China’s infamous compulsory birth control policies were eased last year, but Global Timesreporters are skeptical that this will yield many new babies: China appears to have undergone a permanent demographic transition.
When the country announced that it was further easing the family planning policy, allowing millions more women to have a second child, many were ecstatic.
The new policy allows couples to have two children if one spouse is an only child. Previously, having a second child was limited to parents who were both only children, situations where the first child was disabled, or in rural families when the first child was a girl.
Approximately 15 to 20 million couples will be eligible to have a second child under the new policy, according to Zhai Zhenwu, a professor of demograpics from the Renmin University of China.
However, the change of policy may not result in a new baby boom in China, at least not in a short term.
According to a survey by the People’s Daily, among the 6,729 respondents – each a member of a couple in which one spouse is an only child – one-third said “no” to whether they would have a second child and 15.8 percent said they hadn’t decided yet.
“The early study showed the parents in first-tier cities are less willing to have a second child than in second- and third-tier cities,” Zhai told the Global Times.
According to a list of the top-10 most expensive cities to raise a child until they graduate from college, which circulated online in July, Beijing numbered at the top with 2.76 million yuan ($450,000), just ahead of Shanghai’s 2.47 million yuan.
While many thought the data had been somewhat exaggerated, they admitted that raising a child in big cities in China is expensive. “We are labeled as house slaves or child slaves. One more child will inevitably make the burden heavier,” said Xiao Lei (pseudonym), a parent in Beijing.
Three years ago, Xiao pledged that he and his wife would have two children.
But although the prospect has seemingly come closer, they have realized that it remains further away than ever. With immense pressure from responsibilities to his extended family and the high expense of a child, the couple is in no position to care for another baby.
The couple is one example of how, despite the fact that many eligible parents wish for a second child, the recent announcement alone isn’t enough to make that dream a reality.
When his beaming wife told him the news, Xiao, 29, was silent. “Have you thought about who will take care of the baby?” he quietly asked a moment later.
Three years ago, Xiao’s mother was left half-paralyzed after a sudden brain hemorrhage. Even though his mother, a retired teacher, was able to get most of the medical fees reimbursed, it was still a heavy blow for Xiao.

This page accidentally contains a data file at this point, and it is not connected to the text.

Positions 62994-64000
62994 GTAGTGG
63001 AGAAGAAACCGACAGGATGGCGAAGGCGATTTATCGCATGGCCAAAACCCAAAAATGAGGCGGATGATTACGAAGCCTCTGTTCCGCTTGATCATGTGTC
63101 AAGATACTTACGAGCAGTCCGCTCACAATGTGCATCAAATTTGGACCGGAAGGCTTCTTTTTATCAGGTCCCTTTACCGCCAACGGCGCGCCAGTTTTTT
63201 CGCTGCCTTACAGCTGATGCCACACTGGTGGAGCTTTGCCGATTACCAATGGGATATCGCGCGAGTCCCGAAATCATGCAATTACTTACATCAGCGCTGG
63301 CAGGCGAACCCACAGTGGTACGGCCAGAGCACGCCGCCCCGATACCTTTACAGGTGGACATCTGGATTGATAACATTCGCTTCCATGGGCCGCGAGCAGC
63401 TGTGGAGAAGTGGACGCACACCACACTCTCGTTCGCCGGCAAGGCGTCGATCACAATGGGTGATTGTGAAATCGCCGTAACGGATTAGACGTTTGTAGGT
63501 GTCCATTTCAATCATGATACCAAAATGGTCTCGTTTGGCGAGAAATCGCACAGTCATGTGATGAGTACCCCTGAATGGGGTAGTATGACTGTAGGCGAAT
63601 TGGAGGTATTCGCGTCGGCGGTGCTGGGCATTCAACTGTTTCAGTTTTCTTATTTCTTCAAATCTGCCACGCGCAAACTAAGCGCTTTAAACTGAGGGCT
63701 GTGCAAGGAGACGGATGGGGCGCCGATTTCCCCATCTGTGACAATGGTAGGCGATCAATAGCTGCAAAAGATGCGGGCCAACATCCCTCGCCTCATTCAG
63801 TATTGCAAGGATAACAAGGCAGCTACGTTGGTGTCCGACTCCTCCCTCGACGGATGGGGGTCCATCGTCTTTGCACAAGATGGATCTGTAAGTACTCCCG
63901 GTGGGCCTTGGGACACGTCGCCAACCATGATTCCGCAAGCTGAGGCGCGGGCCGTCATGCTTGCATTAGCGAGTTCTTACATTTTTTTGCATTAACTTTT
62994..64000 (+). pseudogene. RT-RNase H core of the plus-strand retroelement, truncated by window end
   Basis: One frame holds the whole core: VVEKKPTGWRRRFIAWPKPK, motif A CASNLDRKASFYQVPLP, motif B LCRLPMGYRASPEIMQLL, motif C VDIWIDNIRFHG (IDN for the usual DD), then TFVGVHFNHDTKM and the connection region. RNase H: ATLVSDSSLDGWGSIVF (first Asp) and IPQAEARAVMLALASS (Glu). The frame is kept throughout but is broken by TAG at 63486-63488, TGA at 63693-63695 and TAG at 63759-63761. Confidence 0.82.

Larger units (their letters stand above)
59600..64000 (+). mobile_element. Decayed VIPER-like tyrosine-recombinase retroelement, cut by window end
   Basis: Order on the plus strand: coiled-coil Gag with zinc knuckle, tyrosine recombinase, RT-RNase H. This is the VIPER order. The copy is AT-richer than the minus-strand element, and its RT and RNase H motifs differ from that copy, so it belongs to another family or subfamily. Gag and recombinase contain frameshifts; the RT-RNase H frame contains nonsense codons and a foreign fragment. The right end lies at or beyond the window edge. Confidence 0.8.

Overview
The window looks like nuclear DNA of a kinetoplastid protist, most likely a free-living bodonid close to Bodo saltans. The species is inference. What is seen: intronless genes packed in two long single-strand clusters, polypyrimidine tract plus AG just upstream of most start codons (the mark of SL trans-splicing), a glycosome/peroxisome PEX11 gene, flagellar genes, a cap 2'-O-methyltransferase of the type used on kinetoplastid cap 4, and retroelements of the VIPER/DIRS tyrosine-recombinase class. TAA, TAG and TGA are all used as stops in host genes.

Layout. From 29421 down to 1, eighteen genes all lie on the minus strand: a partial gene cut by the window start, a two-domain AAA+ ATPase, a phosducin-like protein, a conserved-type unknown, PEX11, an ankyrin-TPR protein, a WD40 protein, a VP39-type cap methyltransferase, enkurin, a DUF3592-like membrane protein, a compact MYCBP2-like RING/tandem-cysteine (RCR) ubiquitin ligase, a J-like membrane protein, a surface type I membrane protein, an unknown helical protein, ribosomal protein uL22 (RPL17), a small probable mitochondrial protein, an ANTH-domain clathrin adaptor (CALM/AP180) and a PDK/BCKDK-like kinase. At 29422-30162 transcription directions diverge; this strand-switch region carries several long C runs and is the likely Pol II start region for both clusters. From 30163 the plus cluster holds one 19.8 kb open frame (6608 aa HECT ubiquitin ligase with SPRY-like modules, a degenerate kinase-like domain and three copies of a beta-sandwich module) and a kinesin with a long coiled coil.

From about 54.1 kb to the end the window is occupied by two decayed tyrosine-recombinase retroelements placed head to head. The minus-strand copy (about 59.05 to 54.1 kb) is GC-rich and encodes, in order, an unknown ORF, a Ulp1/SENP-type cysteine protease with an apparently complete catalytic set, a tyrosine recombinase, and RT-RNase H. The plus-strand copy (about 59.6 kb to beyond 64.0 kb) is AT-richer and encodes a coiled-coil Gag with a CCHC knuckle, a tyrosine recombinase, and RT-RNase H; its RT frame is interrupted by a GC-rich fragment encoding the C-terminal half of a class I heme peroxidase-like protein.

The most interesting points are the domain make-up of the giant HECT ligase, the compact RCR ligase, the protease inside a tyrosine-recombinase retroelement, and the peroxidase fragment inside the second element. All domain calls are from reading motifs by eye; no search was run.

“At that time, I felt incredibly stressed as I had no siblings to talk to about my misery. So I swore to have two children. I didn’t want my child to ever have that kind of feeling,” Xiao said.
Now, Xiao’s mother, still in recovery, needs the help of his father and a house-keeper for her day-to-day needs.
In March, Xiao’s wife gave birth to a baby son, but the couple has to leave the boy with Xiao’s parents-in-law as Xiao and his wife leave home for work at 7 am each day and return at about 8 pm.
Finances are also a key issue. The couple, with a total monthly income of 14,000 yuan ($2,298), would be hard pressed if they had another child. Their mortgage, as well as expenditure on formula and food, cost their family about 10,000 yuan each month.
Apart from affordability, various incentives offered to one-child families also suppress the desire to have an extra baby.
Changdao, a county with 32 islands in East China’s Shandong Province, didn’t witness a population boom despite allowing all fishermen to have a second child in 1985. Nevertheless, the county, with a population of 43,000, has seen negative growth in the population every year for the last eight years.
Many couples have not taken advantage of their right to have a second child as one-child families there can enjoy many privileges, such as priority in land allocation, preferential employment at local enterprises, obtaining more compensation in cases of land requisition, and preferential treatment when applying for relief fund.
Some media outlets have said that China should provide measures to help relieve the burden on ordinary parents who have a second child, in order to ensure that the new policy does not turn into a “privilege” for the rich.
Strong desire for larger families
Apart from the factors that deter people from having a second child, the demand is still strong from the traditional perspective.
“It will be very sad and lonely for an only child when get old. I myself have deep experience of this. My parents live in Shandong Province. Because my twin brother is there to attend to our parents, I can live at ease here in Beijing,” a 29-year-old media worker in Beijing, who asked to use the pseudonym Annie, told the Global Times.